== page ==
- Mar 10, 2009
Those who argue that maintaining long-distance rail is too expensive, compared to airports, neglect the synergy between long-distance passenger rail and long-distance freight rail. The rails undergirding the LD routes will still be maintained even if Amtrak disappears. Witness the problem in CO/NM when that isn't true and a heroic rescue is required to maintain the SW Chief. IF Congress, the courts, and Amtrak management can cooperate to enforce the principle of passenger train priority, then this synergy can continue.I'm not sure if all the people who get stuck in the traffic jams and confusing highways around airports would agree ... have you ever tried to navigate the roads around MCO without ending up going to the wrong place at least once?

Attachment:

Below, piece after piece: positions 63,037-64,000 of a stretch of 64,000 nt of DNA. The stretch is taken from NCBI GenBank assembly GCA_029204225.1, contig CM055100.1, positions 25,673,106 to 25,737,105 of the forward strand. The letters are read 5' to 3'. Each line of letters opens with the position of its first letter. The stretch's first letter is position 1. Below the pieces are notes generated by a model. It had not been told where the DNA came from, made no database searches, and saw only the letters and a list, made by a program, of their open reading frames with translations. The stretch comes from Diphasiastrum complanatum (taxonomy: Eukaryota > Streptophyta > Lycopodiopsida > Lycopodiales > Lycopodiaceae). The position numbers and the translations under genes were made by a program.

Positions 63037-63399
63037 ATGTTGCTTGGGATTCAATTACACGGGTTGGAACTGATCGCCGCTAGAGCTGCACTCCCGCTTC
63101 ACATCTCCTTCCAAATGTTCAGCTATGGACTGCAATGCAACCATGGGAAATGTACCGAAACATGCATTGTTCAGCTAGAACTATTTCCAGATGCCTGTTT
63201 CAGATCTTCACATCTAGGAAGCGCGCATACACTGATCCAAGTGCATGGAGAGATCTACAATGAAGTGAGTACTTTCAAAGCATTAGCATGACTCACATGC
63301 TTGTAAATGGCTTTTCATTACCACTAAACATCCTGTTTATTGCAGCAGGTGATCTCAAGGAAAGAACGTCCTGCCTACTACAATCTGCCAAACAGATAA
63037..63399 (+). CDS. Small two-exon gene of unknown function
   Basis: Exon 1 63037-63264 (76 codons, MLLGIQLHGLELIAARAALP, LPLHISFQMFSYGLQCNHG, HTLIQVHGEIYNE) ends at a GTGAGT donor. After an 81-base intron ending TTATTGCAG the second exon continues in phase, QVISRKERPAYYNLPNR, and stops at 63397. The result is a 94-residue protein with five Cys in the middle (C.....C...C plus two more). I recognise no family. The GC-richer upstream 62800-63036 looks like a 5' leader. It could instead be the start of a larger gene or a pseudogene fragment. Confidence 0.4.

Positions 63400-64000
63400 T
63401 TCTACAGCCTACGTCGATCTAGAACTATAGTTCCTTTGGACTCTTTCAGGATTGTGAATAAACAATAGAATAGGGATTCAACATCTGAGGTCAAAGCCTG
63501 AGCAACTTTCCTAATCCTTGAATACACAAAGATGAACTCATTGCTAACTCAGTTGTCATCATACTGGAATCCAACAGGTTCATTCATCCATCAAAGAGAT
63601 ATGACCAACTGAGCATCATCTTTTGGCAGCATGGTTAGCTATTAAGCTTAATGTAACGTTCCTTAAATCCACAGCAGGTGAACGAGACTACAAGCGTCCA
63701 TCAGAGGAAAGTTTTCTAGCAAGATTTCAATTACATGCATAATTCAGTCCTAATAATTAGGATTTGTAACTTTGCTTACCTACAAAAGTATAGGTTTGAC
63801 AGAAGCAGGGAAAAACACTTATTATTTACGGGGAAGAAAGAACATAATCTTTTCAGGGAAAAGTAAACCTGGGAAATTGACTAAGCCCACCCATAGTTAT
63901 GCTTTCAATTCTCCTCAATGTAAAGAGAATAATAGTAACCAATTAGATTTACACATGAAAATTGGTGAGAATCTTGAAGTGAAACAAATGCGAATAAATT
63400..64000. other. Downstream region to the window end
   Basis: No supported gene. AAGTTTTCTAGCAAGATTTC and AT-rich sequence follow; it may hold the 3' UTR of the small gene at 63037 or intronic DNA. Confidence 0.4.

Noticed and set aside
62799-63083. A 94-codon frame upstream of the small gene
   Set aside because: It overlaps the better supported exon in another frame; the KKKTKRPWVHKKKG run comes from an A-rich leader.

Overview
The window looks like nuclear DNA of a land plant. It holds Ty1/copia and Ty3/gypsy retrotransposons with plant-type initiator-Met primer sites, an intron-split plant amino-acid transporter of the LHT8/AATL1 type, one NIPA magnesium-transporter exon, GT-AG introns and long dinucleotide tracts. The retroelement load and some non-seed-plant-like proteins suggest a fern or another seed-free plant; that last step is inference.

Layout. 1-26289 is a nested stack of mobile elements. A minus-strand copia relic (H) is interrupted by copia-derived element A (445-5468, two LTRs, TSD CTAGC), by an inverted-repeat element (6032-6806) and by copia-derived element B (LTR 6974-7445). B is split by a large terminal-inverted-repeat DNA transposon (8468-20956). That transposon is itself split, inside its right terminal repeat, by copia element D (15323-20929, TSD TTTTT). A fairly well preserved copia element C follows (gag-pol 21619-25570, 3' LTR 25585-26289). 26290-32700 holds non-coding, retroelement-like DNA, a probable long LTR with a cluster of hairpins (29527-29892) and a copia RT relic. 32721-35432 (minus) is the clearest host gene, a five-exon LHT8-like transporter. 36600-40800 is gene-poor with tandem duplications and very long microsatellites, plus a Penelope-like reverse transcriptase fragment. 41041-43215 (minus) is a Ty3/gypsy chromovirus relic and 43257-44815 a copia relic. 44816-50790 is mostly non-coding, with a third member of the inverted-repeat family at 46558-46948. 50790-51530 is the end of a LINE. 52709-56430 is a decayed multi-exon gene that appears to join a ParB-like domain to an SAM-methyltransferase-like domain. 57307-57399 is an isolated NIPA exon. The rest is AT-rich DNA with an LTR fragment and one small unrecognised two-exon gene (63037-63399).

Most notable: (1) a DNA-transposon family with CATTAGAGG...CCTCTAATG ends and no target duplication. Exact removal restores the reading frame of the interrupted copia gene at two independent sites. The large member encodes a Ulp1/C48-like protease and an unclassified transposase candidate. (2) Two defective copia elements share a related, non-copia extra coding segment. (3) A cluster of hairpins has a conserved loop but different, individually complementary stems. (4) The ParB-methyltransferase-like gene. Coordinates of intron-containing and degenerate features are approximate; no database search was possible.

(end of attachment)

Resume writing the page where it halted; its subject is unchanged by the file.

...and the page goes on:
Setting that aside ... maybe, in your opinion, rail is not needed (odd coming from someone on a train riding forum) but that is not the general consensus of all people - especially those on this forum.
Somehow, I doubt you will convince many on this forum that "Air is simply the best method we have to combat the traffic congestion problem" ...
As for the Interstate system:
And the costs go up each year as prices rise.
It is true that some freight lines maintain their rails poorly, making higher-speed passenger trains impossible ... sometimes making even "regular speed" passenger trains impossible. The old Wabash, on the other hand, used to advertise their higher-speed freights (higher than other lines), and maybe the economies of minding a shipment for only 12 hours (at 60 MPH) rather than 24 hours (at 30 MPH) will prevail on freight lines.